To your optimum health and fitness!

SEE YOU ON THE QUARTERDECK!

Tony

Sergeant Major Tony Ludlow

USMC Fitness BOOT CAMP, Commanding
Text: 901-644-0145

Posted by Tony Ludlow | in Uncategorized | No Comments »


‘Tis But a Scratch — Sgt. Tony Ludlow, blog post for 5/10/2018

May. 10th 2018

Screen Shot 2018-05-09 at 9.26.17 PM

Two of my favorite movie swordsmen are complete opposites.

The Black Knight is an unyielding buffoon from “Monty Python and the Holy Grail,” and Ujio is a dedicated warrior from “The Last Samurai.” The Black Knight is totally comedic. Ujio (eew-gee-oh) a samurai, is quite the opposite.

Two opposites.

Two awesome guys!

If you’re not a Monty Python fan, The Black Knight is famous for saying the most absurd things while LOSING a sword fight. I mean, you’re LOSING a sword fight and you’re talking?

In the movie, King Arthur systematically dismembers The Knight. And if dismembering can be funny, then this scene is the funniest dismembering scene in cinematic history.

The King wants to end the duel since he’s obviously beaten the Knight. But as each body part is lopped off, the Knight continues to taunt the King, trying to provoke him into continuing the duel. It’s silly and so stupid that it’s funny.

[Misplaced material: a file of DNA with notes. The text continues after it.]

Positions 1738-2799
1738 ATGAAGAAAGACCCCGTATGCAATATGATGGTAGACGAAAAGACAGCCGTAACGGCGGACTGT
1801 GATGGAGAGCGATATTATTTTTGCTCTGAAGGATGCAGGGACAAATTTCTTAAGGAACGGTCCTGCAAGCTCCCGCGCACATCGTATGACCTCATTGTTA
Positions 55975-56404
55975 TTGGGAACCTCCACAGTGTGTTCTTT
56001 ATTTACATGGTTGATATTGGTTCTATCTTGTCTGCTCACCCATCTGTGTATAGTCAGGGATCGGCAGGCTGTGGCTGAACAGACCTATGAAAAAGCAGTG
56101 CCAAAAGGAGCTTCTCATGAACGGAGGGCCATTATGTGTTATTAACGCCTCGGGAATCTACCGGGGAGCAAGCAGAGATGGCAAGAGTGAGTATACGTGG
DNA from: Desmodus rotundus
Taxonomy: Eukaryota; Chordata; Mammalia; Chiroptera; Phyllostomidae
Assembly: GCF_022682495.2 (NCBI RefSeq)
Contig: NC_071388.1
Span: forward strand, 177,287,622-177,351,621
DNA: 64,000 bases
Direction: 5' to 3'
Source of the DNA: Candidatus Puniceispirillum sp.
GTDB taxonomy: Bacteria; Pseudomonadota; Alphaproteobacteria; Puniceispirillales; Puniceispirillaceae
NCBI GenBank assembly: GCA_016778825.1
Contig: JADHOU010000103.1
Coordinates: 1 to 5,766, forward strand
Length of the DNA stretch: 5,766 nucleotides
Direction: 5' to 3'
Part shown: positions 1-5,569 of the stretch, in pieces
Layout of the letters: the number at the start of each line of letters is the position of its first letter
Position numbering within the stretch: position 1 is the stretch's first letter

The Black Knight’s famous response, after the King cut off his arm, was to dismiss it as nothing because “it’s just a flesh wound.” And even as King Arthur is leaving the scene and continuing on his quest to find the Holy Grail, the dismembered Knight continues taunting and yelling at The King, calling him a coward and trying to get him to keep fighting!

In the very serious “The Last Samurai,” Ujio spends the first two thirds of the movie wanting to kill Tom Cruise. A feeling that we can all relate to from time to time, no doubt. (Probably more so after that whole “couch hopping” foolishness on Oprah several years ago. Or maybe after his interview on The Today Show when he called Matt Lauer “obtuse” or “feckless” or some such vague, but insulting sounding word. Not to mention the whole Scientology business.)

But in the end Captain Algren (Mr. Cruise) and Ujio become comrades and go into battle together against a common enemy. It would be a battle that Ujio would not survive.

At one point during the battle, Ujio is wounded multiple times, severe enough that he could have been taken from the field, and where he would surely die … behind the lines. Not an option for a proud and noble samurai. No warrior wants to die on the ground behind the lines.

Ujio rebuffs the concerns and the assistance from his fellow samurai, all the while spitting out blood. He gets to his feet without help, stands up straight, readjusts his battle armor, and without a word being spoken, nods to his fellow samurai, to let them know of his readiness and his resolve. Ujio then sets himself in preparation for the next wave of enemy soldiers. And when those soldiers attack, Ujio rushes into the battle to meet his enemy head on!